Oregon Liquor Control Commission

Oregon Liquor Chief
4:09 pm
Tue October 23, 2012

Oregon Liquor Chief Announces Retirement

Steve Pharo, the director of the Oregon Liquor Control Commission, announced his retirement.
Northwest News Network

The embattled director of the Oregon Liquor Control Commission announced Tuesday that he'll retire next month. Gov. John Kitzhaber pressured Steve Pharo to step down earlier this year. But the liquor agency head refused until now.

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Oregon Liquor Control Commission
4:42 pm
Thu May 31, 2012

Embattled OLCC Head Says Business As Usual At Agency

OLCC Oregon Liquor Control Commission

The embattled head of the Oregon Liquor Control Commission is downplaying an unusually public display of tension at the state agency he runs. Steve Pharo says the spat isn't affecting the OLCC's ability to do its job.

Governor John Kitzhaber has been pressuring Steve Pharo for months to step down as head of the agency that regulates alcohol sales in Oregon. Pharo has refused, saying he works at the pleasure of not the governor, but the five member board that oversees the OLCC.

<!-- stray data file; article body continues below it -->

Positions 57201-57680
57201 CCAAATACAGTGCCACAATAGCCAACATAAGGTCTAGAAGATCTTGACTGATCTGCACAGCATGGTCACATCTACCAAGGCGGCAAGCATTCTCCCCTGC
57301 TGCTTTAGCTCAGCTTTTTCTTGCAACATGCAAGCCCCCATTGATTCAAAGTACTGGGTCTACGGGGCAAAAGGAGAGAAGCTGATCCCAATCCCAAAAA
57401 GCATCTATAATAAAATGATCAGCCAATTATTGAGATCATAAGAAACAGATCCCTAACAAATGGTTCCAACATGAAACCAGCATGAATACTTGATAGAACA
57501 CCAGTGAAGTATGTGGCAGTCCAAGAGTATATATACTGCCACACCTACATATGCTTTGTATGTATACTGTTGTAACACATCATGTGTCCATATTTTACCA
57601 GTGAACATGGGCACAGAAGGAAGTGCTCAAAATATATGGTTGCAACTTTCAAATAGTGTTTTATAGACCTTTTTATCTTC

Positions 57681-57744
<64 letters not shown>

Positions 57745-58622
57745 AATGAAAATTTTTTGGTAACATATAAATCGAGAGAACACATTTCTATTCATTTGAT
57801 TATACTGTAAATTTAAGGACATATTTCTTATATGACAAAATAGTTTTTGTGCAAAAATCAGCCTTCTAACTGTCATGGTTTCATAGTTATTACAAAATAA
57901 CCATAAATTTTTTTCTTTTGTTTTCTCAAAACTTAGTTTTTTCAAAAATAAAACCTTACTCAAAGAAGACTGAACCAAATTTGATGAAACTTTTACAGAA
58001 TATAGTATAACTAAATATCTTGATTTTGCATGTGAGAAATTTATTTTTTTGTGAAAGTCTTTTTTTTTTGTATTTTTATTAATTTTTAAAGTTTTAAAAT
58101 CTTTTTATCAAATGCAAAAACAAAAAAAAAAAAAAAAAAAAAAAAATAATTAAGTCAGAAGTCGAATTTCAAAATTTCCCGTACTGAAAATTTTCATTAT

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Oregon Liquor Privatization?
4:39 pm
Wed May 30, 2012

Oregon Watches Washington Liquor Transition

As Washington moves to private sales of hard liquor, Oregon is not yet set for the same transition.
Photo credit: Wikimedia user O'Dea Wikimedia Commons

The state of Washington is preparing for a seismic shift this week in the way people buy liquor. A similar transition from state-controlled alcohol sales is not yet on the horizon in Oregon. But some in the industry hope that will change.

Washington voters initially rejected the idea of turning control of hard liquor sales over to the private sector. But last fall, an initiative to do just that passed by a wide margin after an expensive advertising campaign by Costco.

The retail giant isn't planning a similar ballot run in Oregon this year. Instead, grocery industry lobbyist Joe Gilliam says retailers will try their hand at convincing the Oregon legislature first. And he says the industry will simply point north for an example of what happens when lawmakers don't compromise.

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